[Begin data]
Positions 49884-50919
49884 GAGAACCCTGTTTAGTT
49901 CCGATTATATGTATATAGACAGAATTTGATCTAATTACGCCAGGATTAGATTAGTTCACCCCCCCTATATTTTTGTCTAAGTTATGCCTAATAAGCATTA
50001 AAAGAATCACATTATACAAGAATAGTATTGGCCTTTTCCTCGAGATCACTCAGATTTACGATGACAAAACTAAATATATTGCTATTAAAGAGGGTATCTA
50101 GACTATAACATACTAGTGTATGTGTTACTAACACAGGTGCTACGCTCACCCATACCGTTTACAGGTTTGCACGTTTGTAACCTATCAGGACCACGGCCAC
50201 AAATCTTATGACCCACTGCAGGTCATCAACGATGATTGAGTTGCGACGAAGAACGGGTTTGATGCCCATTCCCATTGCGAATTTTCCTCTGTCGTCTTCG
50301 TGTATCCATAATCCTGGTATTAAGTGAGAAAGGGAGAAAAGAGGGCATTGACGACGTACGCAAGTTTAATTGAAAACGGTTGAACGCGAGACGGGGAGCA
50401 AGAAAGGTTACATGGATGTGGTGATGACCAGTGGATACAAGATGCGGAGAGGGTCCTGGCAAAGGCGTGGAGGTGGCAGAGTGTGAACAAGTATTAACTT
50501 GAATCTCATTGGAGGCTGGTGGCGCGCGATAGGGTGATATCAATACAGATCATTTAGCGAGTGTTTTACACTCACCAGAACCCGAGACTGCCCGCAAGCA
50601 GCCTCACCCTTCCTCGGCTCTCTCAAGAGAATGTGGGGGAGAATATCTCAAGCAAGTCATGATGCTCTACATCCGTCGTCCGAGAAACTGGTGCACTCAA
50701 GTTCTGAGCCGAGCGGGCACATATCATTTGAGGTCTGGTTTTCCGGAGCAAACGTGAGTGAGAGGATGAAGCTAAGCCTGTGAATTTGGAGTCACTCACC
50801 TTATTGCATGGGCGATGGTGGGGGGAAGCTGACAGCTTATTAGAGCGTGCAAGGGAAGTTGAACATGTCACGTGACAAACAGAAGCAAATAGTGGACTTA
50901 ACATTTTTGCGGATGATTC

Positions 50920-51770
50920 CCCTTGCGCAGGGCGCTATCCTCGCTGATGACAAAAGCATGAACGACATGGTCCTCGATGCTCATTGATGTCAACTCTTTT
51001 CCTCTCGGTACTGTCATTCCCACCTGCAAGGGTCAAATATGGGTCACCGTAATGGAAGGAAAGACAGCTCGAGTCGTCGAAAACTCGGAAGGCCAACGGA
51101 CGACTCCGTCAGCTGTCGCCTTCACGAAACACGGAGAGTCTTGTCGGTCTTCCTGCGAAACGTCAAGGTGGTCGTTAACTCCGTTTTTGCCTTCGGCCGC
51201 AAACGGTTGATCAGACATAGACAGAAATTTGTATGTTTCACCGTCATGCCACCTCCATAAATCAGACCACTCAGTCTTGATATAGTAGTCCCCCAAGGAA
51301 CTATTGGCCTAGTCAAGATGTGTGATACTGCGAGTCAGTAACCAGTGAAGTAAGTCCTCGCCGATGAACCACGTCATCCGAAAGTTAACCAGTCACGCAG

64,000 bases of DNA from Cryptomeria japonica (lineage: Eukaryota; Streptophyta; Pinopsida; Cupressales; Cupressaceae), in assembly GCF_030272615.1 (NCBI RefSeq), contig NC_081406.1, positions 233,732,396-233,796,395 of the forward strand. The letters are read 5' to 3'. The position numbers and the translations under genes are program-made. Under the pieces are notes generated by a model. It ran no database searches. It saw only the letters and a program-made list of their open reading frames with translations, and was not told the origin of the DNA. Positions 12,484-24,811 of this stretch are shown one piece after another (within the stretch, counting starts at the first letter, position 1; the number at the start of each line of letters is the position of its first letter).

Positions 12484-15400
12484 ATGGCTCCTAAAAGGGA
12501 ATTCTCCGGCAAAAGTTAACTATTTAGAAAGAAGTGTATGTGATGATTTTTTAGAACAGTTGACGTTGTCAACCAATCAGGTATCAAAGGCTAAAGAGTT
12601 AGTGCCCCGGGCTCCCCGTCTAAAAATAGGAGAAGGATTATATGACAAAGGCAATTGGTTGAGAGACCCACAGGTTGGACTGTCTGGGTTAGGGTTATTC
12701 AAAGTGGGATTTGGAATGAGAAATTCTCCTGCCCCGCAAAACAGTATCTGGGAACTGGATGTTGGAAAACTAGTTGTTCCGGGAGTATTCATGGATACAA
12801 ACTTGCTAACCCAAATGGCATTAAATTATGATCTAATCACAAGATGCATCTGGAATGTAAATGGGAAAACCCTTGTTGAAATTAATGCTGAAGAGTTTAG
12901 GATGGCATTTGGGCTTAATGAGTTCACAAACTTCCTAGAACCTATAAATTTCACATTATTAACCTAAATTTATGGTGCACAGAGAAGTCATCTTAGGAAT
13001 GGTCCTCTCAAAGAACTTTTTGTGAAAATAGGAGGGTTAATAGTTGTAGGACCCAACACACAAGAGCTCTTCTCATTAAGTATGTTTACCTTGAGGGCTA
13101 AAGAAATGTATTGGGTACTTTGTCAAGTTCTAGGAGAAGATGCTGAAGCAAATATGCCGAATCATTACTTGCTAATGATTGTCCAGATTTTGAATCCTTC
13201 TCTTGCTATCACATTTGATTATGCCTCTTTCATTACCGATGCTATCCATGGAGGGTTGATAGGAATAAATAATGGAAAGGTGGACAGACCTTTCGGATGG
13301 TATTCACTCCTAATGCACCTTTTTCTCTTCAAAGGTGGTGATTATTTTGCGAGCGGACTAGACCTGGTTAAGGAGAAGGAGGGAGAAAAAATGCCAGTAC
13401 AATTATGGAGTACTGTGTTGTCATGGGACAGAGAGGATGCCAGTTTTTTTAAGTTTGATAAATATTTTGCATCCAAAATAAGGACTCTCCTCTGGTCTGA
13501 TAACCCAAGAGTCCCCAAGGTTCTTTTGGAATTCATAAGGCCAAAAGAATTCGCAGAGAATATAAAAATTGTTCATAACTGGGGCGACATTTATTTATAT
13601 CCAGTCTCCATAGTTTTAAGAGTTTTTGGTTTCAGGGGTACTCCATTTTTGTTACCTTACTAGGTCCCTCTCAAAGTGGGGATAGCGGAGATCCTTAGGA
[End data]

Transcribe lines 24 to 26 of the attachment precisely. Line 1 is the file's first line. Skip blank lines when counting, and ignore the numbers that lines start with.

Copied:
12601 AGTGCCCCGGGCTCCCCGTCTAAAAATAGGAGAAGGATTATATGACAAAGGCAATTGGTTGAGAGACCCACAGGTTGGACTGTCTGGGTTAGGGTTATTC
12701 AAAGTGGGATTTGGAATGAGAAATTCTCCTGCCCCGCAAAACAGTATCTGGGAACTGGATGTTGGAAAACTAGTTGTTCCGGGAGTATTCATGGATACAA
12801 ACTTGCTAACCCAAATGGCATTAAATTATGATCTAATCACAAGATGCATCTGGAATGTAAATGGGAAAACCCTTGTTGAAATTAATGCTGAAGAGTTTAG